Parents, Student Loans, and Government: An Unhealthy Mix

Parent PLUS is not typically the loan program making headlines when student loans are in the news. But over the past several years, it has become a central part of America’s higher-education financing system. Under Parent PLUS, parents can borrow freely—with no limit—from the federal government to support their children’s education. Government programs without significant … Continue reading “Parents, Student Loans, and Government: An Unhealthy Mix”


Income Share Agreements Offer a Promising Alternative to Federal Loans

College is expensive. Even in today’s deeply divided political climate, all Americans seem to agree on that. But while most, if not all, Americans agree that student loan debt is a big problem, the proper role of the federal government in distributing loans remains hotly contested. A solution could lie in offering a more attractive … Continue reading “Income Share Agreements Offer a Promising Alternative to Federal Loans”


UNC, NC State Partner to Combat Teacher Shortage

As the cost of higher education soars, it’s heartening to hear of universities and professors looking for new ways to meet student needs. Localized innovations allow universities and reformers to experiment and find out what works. And those small changes, once proven, can lead to big shifts in how universities operate. This kind of trial … Continue reading “UNC, NC State Partner to Combat Teacher Shortage”


The Trouble with eBooks and Digital Reading

The cost of college textbooks has increased at an alarming rate. According to the College Board, the average student spends more than $1,200 on books and materials each year. The proposed solution—advocated by universities and reformers alike—is a switch to eBooks and online course materials. But new evidence suggests that we should consider that switch … Continue reading “The Trouble with eBooks and Digital Reading”


Departure of Spellings from UNC Creates Opportunity for Governance Reform

The surprise resignation of Margaret Spellings from the presidency of the University of North Carolina system presents an opportunity to improve the system’s insufficient governance policies. The key to this improvement is to hire an independent staff member for the Board of Governors, subject only to the board. The state legislature has already recognized this … Continue reading “Departure of Spellings from UNC Creates Opportunity for Governance Reform”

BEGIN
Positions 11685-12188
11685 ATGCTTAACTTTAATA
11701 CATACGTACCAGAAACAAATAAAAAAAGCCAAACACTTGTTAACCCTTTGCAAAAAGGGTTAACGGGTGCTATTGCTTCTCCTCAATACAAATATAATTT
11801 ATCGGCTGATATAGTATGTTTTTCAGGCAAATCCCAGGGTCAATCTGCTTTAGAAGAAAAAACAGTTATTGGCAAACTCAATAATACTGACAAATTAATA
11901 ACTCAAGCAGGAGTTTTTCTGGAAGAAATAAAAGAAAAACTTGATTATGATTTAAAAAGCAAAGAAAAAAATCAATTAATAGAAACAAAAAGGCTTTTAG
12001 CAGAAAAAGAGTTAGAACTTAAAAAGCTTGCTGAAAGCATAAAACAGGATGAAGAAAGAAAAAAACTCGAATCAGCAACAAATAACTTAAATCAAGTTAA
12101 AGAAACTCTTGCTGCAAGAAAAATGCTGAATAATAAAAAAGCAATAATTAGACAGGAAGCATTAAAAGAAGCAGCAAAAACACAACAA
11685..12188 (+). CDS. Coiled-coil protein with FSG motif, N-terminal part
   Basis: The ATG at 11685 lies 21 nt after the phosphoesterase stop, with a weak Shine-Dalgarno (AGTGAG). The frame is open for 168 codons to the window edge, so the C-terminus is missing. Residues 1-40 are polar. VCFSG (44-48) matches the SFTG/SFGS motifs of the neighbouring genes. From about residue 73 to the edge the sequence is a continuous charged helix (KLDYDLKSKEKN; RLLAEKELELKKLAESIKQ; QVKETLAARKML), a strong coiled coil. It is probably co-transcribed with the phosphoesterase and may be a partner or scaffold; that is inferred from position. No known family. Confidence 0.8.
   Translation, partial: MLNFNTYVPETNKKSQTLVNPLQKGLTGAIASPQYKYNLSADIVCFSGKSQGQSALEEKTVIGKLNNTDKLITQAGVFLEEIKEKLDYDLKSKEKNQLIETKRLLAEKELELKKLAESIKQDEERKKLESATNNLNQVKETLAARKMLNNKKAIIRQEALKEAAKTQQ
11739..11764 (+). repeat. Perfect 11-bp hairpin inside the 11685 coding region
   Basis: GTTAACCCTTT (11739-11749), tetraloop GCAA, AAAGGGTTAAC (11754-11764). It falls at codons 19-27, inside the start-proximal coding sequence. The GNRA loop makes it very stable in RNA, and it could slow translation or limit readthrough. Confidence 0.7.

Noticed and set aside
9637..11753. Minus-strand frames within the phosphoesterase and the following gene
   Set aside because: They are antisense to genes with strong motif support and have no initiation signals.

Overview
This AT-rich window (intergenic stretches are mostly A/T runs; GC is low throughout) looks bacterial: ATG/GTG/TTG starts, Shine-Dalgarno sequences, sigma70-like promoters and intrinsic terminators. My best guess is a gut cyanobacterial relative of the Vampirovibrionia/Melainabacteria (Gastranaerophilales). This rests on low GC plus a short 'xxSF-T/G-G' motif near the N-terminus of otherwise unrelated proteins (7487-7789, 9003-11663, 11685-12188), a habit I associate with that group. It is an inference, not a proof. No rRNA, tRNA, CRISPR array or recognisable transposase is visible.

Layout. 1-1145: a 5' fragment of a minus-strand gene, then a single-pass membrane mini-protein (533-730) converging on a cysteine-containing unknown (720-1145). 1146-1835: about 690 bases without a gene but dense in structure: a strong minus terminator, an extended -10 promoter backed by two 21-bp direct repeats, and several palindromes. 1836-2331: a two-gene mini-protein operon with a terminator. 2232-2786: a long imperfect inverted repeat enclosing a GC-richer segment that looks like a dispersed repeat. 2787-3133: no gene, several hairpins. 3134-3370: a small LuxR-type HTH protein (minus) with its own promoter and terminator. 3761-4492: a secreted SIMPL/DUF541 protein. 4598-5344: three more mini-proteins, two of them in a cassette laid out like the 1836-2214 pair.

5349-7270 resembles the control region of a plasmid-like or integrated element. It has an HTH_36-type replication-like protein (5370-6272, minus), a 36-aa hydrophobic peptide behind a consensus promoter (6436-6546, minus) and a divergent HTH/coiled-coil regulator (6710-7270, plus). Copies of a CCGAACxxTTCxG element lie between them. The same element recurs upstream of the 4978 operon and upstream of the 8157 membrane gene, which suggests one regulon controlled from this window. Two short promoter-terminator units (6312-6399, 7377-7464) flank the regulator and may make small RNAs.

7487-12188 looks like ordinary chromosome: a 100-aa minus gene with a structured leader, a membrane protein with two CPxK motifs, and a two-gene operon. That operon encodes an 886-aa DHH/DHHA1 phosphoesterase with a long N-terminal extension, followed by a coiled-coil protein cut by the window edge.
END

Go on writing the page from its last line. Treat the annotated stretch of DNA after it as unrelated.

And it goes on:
Reviving Trust in Higher Education, One Innovative College at a Time

Americans’ trust in higher education is crumbling. According to a recent Gallup poll, only 48 percent of American adults have a “great deal” or “quite a lot” of confidence in higher education. That number is down from 57 percent in 2015—the largest decline in confidence of any other institution. In efforts to rebuild that trust, … Continue reading “Reviving Trust in Higher Education, One Innovative College at a Time”


A Remarkably Hard College Course Proves Remarkably Popular

We’re used to hearing that American college students don’t like reading and avoid tough courses where they have to. But a new course at the University of Oklahoma (OU) proves that many students are eager for a demanding course. Here’s the story. In the fall of 1941, as a visiting faculty member at the University … Continue reading “A Remarkably Hard College Course Proves Remarkably Popular”


The Evidence for Standardized Tests Already Exists

Making college admissions “test-optional” has been steadily gaining steam among elite and liberal arts American colleges. In late September, Colby College and Rosemont College joined the hundreds of other institutions that do not require their applicants to submit standardized test scores to be admitted to the school. Other schools that have “test-optional” policies include Bowdoin … Continue reading “The Evidence for Standardized Tests Already Exists”


The Success of Concealed Carry at Texas Public Colleges

The fight for gun rights on campus is often contentious and generally does not favor the Second Amendment. But in August, pro-gun advocates won a major battle when a federal appeals court threw out a legal challenge by three University of Texas at Austin professors to Texas’s “campus carry” law. Campus carry, approved by the … Continue reading “The Success of Concealed Carry at Texas Public Colleges”